The biggest issue arising out of this case was the constitutional validity of Sections 7[19], 21[20], 24[21], and 53[22], all of which created a differentiation between Financial and Operational Creditors. Financial Creditors are those whose relationship with the entity arises because these creditors invested (or financed) the entity, whereas Operational Creditors are those individuals whose debt arises due to the operational activity of the entity (like a supplier of raw materials whose dues haven’t been cleared by a company). The petitioners cited the case of EP Royappa v. State of Tamil Nadu[23] as their grounding case, wherein the Court has held that the principles of Article 14[24] and 16[25] are equality and inhibition against discrimination. The court accepted the argument presented by the counsel for the Respondent, wherein they claimed that the differentiation was justified because such distinction arises out of necessity and logic. The financial creditors are less in number as compared to the operational creditors and each individual is owed significantly more when compared to the operational creditors. Therefore, this differentiation is not discriminatory in nature and necessary for the proper investors to protect themselves and recover their funds. Weak investor protection policies result in less investment, leading to less growth in the economy and a reduced GDP. The court also observed financial creditors are better equipped than operational creditors in assessing the viability of a business venture and whether it deserves to be revived or liquidated for its assets. Therefore, all the differentiation done between the two types of creditors is valid and the Sections are constitutional in nature.

Case Comment

Analysing all the arguments put for by both the Petitioner and Respondent and the judgment given by the court, we can observe that the judiciary is in firm favour of enacting and implementing the IBC. Any problems that were caused by the enactment of the Code have been resolved by the Court, like the establishment of the tribunals in places other than Delhi. The Court has also upheld the constitutional validity of the various provisions of the IBC that were previously challenged before the Apex Court by approving those provisions as necessary elements needed according to logic. Prima facie, this differentiation established by the IBC Code between the two types of creditors may seem to be discriminatory, but in reality, this differentiation has been created to streamline the insolvency resolution process. The approval of the court goes on to show that the Insolvency and Bankruptcy Code 2016 has successfully passed the litmus test of constitutional validity and has the full power and authority of the law behind it. The induction of this new Code has been very beneficial to the Indian economy. Faster and timely resolution of Corporate Insolvencies has proved to be beneficial for both the creditors (operational and financial included) and the debtors themselves, who are able to maximise their gains and minimise their losses due to the clear structure laid down by the IBC Code.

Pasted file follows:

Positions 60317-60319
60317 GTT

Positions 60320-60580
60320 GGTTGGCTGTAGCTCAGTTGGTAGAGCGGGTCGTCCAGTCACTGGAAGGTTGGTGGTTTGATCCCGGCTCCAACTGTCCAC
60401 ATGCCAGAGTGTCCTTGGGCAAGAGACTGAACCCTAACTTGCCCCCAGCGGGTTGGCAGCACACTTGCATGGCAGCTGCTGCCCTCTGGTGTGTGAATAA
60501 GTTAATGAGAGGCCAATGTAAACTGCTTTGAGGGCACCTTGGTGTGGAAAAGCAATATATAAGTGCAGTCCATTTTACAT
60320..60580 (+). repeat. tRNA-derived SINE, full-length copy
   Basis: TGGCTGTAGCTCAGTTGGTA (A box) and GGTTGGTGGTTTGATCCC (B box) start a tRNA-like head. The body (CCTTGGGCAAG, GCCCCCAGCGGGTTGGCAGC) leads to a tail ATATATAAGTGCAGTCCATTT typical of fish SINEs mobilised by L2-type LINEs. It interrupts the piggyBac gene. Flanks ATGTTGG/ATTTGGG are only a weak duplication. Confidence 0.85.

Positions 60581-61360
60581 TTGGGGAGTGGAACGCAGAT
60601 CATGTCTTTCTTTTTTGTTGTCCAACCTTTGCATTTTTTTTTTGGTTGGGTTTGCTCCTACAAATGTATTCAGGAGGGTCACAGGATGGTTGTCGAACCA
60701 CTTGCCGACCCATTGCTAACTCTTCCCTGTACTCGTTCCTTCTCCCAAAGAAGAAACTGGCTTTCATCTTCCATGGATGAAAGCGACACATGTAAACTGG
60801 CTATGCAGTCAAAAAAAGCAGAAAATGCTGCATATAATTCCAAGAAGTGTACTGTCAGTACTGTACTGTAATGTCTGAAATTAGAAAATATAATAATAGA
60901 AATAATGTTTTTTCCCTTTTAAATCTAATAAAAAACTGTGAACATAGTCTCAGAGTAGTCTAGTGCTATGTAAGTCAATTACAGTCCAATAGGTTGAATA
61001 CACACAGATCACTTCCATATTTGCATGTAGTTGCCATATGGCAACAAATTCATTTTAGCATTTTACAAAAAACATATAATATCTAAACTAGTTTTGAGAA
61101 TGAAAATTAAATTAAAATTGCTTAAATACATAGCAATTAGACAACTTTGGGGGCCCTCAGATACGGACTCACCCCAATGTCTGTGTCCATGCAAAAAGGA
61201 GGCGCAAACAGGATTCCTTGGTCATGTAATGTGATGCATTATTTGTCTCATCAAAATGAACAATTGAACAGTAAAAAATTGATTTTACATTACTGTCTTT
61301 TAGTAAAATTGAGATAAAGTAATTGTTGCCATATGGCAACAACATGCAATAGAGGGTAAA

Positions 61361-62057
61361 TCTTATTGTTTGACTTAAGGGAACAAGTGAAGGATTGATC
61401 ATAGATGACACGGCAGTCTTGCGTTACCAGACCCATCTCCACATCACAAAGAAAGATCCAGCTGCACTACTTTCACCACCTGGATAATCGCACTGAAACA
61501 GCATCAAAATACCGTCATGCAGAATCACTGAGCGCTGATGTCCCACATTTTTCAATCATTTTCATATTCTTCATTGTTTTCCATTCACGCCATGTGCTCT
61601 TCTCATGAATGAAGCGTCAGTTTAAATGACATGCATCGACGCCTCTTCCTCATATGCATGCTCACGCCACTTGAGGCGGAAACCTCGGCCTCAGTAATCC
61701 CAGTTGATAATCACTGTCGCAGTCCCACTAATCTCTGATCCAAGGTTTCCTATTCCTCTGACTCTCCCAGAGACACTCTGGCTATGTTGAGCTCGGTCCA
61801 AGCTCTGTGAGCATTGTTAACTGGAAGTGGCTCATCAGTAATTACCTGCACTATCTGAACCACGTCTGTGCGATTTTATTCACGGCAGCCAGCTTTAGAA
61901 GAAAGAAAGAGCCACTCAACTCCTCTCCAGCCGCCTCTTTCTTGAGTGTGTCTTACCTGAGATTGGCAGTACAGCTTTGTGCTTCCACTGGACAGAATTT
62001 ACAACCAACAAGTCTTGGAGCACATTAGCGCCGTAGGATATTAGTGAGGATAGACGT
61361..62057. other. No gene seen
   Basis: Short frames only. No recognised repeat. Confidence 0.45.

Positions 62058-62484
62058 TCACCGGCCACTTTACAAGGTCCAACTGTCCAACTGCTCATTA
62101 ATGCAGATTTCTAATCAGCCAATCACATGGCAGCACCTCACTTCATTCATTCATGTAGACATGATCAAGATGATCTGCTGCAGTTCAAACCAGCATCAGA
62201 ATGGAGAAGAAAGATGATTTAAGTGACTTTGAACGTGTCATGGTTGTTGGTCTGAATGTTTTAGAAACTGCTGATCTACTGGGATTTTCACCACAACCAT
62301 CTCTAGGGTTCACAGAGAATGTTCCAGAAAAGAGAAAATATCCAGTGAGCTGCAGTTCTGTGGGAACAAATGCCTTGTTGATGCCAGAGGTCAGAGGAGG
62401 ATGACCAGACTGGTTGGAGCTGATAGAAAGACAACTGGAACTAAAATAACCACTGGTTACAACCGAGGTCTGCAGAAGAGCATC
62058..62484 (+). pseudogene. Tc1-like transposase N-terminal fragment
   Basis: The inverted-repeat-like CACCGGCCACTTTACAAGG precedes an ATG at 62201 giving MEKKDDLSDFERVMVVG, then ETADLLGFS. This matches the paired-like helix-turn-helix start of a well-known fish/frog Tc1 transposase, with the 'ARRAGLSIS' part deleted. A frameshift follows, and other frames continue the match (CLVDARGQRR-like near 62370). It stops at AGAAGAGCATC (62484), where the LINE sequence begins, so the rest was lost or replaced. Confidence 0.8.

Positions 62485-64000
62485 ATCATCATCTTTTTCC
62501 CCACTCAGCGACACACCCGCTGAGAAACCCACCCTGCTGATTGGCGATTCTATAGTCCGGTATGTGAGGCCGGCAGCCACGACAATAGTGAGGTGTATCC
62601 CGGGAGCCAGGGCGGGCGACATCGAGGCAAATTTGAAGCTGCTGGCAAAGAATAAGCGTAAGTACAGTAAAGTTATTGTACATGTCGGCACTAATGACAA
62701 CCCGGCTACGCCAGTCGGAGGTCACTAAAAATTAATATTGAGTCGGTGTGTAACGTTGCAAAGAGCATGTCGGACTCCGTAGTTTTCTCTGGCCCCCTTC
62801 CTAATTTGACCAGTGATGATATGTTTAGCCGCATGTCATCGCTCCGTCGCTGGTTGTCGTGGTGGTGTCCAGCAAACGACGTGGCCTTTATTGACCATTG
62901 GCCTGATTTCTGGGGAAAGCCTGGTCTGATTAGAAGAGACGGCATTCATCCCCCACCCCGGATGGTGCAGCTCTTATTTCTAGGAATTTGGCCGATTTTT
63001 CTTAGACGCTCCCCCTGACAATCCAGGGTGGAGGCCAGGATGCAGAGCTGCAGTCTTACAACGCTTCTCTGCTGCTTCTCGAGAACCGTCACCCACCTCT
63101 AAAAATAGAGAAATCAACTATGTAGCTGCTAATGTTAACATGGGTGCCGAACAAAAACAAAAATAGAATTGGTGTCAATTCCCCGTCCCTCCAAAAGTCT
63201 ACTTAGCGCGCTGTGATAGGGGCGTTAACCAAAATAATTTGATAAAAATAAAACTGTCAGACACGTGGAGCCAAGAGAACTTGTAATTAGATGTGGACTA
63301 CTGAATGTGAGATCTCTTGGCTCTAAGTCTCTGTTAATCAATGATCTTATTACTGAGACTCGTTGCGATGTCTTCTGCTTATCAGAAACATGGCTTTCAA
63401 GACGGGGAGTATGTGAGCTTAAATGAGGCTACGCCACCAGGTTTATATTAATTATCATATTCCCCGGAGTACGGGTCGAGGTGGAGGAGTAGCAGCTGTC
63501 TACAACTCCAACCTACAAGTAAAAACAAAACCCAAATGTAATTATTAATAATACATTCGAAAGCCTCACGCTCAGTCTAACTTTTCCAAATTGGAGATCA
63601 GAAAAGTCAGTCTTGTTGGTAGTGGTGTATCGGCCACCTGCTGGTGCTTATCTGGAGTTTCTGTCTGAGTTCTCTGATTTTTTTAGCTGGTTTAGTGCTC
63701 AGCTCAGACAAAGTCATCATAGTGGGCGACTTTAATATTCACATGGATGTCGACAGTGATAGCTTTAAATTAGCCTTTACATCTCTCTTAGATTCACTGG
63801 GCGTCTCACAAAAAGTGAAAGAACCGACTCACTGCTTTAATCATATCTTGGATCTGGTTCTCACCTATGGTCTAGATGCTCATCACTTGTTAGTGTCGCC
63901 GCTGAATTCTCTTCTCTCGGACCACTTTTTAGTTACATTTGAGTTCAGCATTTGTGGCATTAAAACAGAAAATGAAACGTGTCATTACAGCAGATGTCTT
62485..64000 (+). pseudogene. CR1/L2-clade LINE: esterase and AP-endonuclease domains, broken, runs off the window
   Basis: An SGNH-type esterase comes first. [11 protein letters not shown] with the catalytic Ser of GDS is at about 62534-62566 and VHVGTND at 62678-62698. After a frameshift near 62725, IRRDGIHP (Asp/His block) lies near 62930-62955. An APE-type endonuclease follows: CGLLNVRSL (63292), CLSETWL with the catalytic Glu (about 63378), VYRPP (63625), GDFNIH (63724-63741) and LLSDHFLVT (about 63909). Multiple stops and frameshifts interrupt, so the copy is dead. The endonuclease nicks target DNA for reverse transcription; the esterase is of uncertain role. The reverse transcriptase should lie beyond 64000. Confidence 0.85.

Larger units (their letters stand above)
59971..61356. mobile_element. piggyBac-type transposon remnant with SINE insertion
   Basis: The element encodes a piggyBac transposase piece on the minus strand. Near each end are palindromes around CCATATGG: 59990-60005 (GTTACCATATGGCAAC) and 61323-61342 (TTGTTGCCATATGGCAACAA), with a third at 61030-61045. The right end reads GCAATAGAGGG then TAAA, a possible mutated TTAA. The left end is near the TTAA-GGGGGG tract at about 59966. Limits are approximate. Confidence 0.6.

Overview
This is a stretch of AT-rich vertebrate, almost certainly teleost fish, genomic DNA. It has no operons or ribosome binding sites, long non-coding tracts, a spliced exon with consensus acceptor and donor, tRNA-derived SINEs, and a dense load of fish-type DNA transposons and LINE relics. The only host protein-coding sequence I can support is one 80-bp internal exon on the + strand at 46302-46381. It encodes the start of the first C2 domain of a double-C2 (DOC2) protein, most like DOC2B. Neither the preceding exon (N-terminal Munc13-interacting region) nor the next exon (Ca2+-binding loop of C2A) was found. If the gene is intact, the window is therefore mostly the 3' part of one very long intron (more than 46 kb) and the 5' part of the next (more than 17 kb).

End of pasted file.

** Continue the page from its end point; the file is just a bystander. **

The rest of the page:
Author(s) Name: Indrayudh Chowdhury (Bennett University, Greater Noida)

References:

[1] Insolvency and Bankruptcy Code 2016, s 8(4)

[2] Insolvency and Bankruptcy Code 2016, s 20(8)

[3] Insolvency and Bankruptcy Code 2016, s 29A (9)

[4] Madras Bar Association v Union of India (2015) 8 SCC 583.

[5] Insolvency and Bankruptcy Code 2016, s 12A

[6] Insolvency and Bankruptcy Code 2016, s 29A

[7] Insolvency and Bankruptcy Code 2016, s 53

[8] Insolvency and Bankruptcy Code 2016, s 7

[9] Insolvency and Bankruptcy Code 2016, s 21

[10] Insolvency and Bankruptcy Code 2016, s 24

[11] Insolvency and Bankruptcy Code 2016, s 53

[12] Insolvency and Bankruptcy Code 2016, s 12A

[13] Insolvency and Bankruptcy Code 2016, s 29A

[14] Ibid

[15] Ibid

[16] Arcelor Mittal India Pvt Ltd v Satish Kumar Gupta & Ors (2019) 2 SCC.

[17] Chitra Sharma v Union of India (2017) Writ Petion (Civil) No. 744/2017.

[18] Salomon v A. Salomon & Co Ltd (1896) UKHL 1.

[19] Insolvency and Bankruptcy Code 2016, s 7

[20] Insolvency and Bankruptcy Code 2016, s 21

[21] Insolvency and Bankruptcy Code 2016, s 24

[22] Insolvency and Bankruptcy Code 2016, s 53

[23] EP Royappa v State of Tamil Nadu & Anr (1974) AIR 555.

[24] Constitution of India 1950, art 14

[25] Constitution of India 1950, art 16